March 20, 2014— -- A Colorado satellite imaging company said today that it was their photos of a pair of objects floating in the Indian Ocean that has sent planes and ships chasing what one official called the "best lead we have right now."
After the discovery of the objects, which officials say could be from missing Malaysia Airlines flight 370, Australian Prime Minister Tony Abbott called the prime minister of Malaysia to tell him about the photos.
The announcement at a news conference did not say which satellites took the pictures, but DigitalGlobe issued a statement saying that they had provided the images.
"We can confirm that DigitalGlobe has provided imagery to search officials in Australia, and we have been informed by an Australian government official that it was our imagery Prime Minister Abbott referred to in his recent comments," a spokesman for the company said.
"The satellite images were captured on March 16 by our WorldView-2 satellite at a resolution of approximately 50 cm. Working with our customers, DigitalGlobe continues to task our satellites to collect imagery of a wide area that includes the waters around where the possible debris was identified yesterday," the company said in a statement. "No conclusions have been reached about the origins of the debris or objects shown in the imagery, and we are not aware that any subsequent search missions have been able to locate it."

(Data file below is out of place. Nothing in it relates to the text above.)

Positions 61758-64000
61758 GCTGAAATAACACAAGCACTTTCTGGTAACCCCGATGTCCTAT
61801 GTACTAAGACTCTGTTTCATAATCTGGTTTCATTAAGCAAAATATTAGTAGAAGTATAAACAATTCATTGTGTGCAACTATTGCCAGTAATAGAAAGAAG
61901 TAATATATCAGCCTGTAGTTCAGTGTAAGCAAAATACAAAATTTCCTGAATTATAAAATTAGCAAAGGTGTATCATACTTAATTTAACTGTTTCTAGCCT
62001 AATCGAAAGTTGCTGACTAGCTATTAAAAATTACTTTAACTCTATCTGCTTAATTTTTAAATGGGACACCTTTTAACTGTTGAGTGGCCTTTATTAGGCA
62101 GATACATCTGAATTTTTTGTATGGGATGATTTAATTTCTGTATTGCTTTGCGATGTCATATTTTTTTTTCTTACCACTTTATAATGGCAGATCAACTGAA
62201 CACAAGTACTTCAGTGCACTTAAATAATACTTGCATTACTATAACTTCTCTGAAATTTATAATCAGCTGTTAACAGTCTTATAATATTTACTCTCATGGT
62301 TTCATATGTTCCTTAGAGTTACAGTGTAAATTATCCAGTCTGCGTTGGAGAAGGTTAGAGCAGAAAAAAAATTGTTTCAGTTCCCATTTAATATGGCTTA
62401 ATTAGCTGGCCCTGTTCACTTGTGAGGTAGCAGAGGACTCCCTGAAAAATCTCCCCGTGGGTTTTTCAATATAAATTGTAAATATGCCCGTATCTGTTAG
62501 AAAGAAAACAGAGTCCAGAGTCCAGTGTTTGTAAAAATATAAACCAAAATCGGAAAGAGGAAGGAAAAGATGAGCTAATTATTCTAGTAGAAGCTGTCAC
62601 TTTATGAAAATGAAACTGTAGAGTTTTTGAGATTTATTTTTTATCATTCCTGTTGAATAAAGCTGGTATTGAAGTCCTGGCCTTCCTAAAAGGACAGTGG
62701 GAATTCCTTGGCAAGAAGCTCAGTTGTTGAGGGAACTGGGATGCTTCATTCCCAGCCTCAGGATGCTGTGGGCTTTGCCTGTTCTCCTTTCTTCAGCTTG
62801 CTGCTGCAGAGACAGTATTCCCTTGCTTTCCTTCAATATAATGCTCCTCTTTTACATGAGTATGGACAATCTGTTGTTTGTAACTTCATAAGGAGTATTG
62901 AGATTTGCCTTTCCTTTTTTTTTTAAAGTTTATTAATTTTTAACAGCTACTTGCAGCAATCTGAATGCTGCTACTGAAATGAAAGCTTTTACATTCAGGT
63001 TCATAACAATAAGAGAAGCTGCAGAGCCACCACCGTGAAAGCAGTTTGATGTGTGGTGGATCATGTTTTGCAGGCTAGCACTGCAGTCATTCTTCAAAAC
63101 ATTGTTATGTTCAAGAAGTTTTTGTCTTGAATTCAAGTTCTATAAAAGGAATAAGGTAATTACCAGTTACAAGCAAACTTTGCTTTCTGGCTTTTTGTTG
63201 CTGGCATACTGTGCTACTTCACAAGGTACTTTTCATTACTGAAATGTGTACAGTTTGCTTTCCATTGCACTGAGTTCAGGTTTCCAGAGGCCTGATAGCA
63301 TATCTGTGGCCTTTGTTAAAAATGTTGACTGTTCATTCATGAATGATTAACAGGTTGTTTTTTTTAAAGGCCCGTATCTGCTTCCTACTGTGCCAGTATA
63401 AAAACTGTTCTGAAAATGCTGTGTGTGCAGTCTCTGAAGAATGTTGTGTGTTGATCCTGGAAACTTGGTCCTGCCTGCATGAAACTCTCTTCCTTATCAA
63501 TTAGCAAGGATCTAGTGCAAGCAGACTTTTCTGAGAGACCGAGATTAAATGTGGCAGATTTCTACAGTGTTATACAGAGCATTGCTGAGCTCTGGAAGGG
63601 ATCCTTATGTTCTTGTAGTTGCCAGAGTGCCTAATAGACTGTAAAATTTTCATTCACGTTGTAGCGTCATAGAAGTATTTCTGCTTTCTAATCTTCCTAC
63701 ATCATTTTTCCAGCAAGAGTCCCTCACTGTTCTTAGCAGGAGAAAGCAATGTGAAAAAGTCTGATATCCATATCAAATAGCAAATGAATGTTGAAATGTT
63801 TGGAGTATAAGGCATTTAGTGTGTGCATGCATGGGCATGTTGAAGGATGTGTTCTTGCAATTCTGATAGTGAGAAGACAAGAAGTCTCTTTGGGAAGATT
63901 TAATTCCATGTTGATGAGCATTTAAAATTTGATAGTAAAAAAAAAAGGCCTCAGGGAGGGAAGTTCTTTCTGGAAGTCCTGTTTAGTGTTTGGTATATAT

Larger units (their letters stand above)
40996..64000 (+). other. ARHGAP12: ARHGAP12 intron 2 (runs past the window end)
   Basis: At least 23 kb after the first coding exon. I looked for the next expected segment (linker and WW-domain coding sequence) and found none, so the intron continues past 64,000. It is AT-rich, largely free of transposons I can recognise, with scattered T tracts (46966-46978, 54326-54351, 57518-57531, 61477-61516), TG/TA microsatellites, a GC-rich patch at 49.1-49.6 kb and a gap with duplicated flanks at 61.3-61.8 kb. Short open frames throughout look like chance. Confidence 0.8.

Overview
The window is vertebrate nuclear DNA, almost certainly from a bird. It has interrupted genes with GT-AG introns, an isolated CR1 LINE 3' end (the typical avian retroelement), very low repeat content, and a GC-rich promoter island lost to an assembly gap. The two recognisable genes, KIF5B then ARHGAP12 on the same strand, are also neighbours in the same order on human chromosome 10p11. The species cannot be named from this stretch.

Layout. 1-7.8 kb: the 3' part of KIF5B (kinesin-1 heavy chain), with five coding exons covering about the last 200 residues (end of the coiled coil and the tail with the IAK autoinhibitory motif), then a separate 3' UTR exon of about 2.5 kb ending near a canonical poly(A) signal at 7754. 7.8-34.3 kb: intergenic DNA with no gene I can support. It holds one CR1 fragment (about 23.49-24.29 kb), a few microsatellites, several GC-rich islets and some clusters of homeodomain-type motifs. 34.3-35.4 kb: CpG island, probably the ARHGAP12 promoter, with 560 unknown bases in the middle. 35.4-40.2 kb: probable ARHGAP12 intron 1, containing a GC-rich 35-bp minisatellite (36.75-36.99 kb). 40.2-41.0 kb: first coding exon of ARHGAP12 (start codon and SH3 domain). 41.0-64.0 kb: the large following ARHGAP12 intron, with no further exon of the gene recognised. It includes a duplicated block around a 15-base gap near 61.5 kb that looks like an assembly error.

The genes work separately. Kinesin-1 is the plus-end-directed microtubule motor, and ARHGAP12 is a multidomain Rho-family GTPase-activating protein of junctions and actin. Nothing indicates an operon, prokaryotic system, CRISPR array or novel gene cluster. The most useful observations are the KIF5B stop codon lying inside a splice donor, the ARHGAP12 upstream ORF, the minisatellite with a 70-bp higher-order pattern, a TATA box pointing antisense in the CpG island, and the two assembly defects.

Here's a look at the company whose technology may have refocused -- at least for now -- the hunt for MH370.
Read More: Crowdsourcing the Search for Malaysia Flight 370
What Is DigitalGlobe?
DigitalGlobe, headquartered in Longmont, Colo., owns and operates commercial earth imaging satellites. The company has more than 4 billion square kilometers of imagery in its archive, according to their website.
How They Make Money
DigitalGlobe runs a fee-based First Look Event Service that can compare before-and-after images for clients. In the past month, the company activated the service to observe wildfires in Australia, violence in Ukraine and the aftermath of ice storms in Atlanta.
The company went public on the New York Stock Exchange in May 2009, and trades under the ticker symbol DGI.
What They've Done So Far
Last week, Digital Globe launched an effort to crowdsource the search for flight MH370, asking the public for help analyzing high-resolution images for any sign of the missing airliner.
Anything that raises interest can be tagged for further review.
When Typhoon Haiyan struck the Philippines in November 2013, DigitalGlobe activated a global crowdsourcing campaign. The company said users placed more than 400,000 tags, identifying 38,000 damaged buildings and 101,000 damaged homes.
ABC News' Clayton Sandell contributed to this report.